Wednesday, May 29, 2013

Breakfast of Champions. And Foodies. And the Rest of us Average People as Well.

This post is really nothing more than a thinly veiled attempt to get YOU to plant a bunch of tomatoes in your backyard as well! Consider yourselves warned!

I have eleven tomato plants in my postage-stamp size garden this year.

Am I crazy?

The official reason is because the one time I went plant shopping I found a six pack each of Sungold and Sweet 100 tomatoes for around $2.50, and I wanted at least one or two of each kind, but then I also wanted at least two plants of regular full-size tomatoes, and so I came home with fourteen tomato plants, and couldn't bear to throw more than three of them out.

(I should have offered them to my neighbors (sorry neighbors!), but by the time I had planted them all and put cages around them all and answered one-thousand-and-one gardening questions from the little miss, I wasn't thinking clearly and it didn't occur to me. Silly Charlotte.)

However, the deeper, probably subconscious reason that I ended up with all those tomato plants in the first place is because I love roasted tomatoes and roasted tomato paste. I love them plain, I love them mixed into spaghetti sauce, I love them in my lasagna, I love them thawed (I freeze a mountain of them every fall, and eat them all winter) and spread on toasted baguettes with a smidgen of parmesan cheese, I love them on a cat, I love them with a bat, I love them here and there, I love them everywhere.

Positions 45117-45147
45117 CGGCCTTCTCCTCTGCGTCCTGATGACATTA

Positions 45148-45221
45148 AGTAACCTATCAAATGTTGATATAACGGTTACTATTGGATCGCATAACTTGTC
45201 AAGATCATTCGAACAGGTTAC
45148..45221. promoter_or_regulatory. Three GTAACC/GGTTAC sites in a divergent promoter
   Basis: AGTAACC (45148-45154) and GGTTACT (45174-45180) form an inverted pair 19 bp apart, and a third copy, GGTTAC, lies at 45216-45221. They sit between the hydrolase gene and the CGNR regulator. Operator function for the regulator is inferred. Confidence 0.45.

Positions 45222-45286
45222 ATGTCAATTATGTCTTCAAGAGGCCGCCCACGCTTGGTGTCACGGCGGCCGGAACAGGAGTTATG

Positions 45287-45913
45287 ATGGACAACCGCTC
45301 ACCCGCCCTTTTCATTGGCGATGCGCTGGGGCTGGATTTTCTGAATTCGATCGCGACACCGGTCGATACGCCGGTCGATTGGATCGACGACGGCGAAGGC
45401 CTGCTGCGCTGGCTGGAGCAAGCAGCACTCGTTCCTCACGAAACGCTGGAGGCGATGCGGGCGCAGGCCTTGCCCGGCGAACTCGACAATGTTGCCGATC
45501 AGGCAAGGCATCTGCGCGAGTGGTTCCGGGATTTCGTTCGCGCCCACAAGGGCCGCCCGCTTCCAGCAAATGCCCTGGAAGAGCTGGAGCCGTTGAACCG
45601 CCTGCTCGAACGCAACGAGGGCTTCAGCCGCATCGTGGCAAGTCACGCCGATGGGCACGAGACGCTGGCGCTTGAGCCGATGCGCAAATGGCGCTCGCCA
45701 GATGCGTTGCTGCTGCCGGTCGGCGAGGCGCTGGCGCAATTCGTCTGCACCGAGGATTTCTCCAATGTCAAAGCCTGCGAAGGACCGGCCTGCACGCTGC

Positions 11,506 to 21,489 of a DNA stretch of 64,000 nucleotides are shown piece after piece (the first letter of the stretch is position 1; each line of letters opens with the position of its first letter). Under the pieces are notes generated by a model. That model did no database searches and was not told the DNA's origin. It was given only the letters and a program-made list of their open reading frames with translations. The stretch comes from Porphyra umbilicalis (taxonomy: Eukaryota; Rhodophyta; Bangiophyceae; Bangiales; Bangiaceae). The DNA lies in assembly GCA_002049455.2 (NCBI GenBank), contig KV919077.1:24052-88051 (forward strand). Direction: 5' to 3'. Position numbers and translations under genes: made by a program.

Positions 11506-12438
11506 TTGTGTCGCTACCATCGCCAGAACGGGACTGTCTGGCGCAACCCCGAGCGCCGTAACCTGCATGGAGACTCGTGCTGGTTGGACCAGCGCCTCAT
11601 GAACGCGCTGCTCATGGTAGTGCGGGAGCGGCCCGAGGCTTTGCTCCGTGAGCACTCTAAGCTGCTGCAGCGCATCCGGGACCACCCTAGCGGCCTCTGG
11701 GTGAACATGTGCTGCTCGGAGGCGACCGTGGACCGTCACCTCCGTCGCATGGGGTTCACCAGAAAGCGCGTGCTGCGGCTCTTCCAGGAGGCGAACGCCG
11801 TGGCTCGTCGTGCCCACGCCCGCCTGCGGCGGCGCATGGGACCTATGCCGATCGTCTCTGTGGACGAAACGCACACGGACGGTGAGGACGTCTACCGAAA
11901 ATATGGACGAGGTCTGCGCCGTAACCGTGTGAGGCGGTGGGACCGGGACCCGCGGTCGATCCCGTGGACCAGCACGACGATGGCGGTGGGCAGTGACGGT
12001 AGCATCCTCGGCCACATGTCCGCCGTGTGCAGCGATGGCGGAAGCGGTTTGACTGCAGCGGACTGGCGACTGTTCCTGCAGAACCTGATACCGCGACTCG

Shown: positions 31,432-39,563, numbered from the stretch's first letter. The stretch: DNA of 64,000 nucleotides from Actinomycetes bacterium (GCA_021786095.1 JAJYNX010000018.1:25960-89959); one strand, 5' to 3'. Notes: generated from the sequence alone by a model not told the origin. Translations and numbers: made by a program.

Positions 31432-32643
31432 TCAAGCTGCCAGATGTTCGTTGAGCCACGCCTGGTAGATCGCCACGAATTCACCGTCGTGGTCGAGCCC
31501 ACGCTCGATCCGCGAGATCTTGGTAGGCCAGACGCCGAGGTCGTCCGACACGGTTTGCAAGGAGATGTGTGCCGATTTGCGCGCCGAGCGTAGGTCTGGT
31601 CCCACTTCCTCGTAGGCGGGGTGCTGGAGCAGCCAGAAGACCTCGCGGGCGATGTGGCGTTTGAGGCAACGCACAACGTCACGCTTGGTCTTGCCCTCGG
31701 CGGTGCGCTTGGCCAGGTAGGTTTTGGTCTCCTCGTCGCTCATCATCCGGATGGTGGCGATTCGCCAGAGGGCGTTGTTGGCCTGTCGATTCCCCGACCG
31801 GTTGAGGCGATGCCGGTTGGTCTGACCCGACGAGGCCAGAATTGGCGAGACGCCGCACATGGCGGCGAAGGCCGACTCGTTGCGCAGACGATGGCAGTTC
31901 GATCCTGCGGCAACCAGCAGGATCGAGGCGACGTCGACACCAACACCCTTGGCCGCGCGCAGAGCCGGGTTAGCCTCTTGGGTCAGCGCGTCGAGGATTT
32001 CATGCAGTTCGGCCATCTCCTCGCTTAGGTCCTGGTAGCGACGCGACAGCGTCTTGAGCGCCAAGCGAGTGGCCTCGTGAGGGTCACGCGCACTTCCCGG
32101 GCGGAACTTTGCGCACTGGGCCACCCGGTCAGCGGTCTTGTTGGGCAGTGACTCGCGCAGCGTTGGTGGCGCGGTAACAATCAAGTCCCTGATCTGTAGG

(I've actually never tried them on a cat--scared you there for a minute, didn't I?)


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These tomatoes aren't roasted, but the pictures I take of this sandwich aren't very appetizing. So, use your imagination and pretend that they are roasted, okay?

But my very most favorite way of all to have roasted tomatoes is for breakfast, on a toasted piece of buttered bread or English Muffin, topped with a thin slice of cheese, and an over-easy egg. Avocados, Spinach or other greens are delicious and healthy optional bonuses.

As far as I'm concerned, it's the best breakfast in the whole wide world.

(Even better than spheres of breakfastical deliciousness! Can you believe it?)



Image courtesy of food thinkers

Friday, May 17, 2013

Those are the most restrictive banking hours I think I've ever seen.

When I wrote that post a bit ago about the big anniversary get-away, I left something very important out.  That's because I often like to give certain things their own post, you know?

Anyway, here's a hint about what it was . . .

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And if you need another hint . . .




And if you still can't get it?

Ta-DAAAAAA!!
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A few (albeit graffiti-marred) lions in downtown Salt Lake City!  Wa-hoo!!
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Here's another sampling that we found as well.  
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Tuesday, May 14, 2013

stuff that other random people have done recently that warms (warm?) my heart

A bit ago, I ended up in different grocery stores two times within the same week.  Both times, I saw a little kid (different kids, mind you) sitting in the grocery cart seat dressed up like Batman, complete with pointy-eared mask. Both times. As a woman who from time to time lets her daughter do the weekly shopping as Aurora, Cinderella, or Belle, seeing a fellow "choosing my battles" mom tickled me to my toes.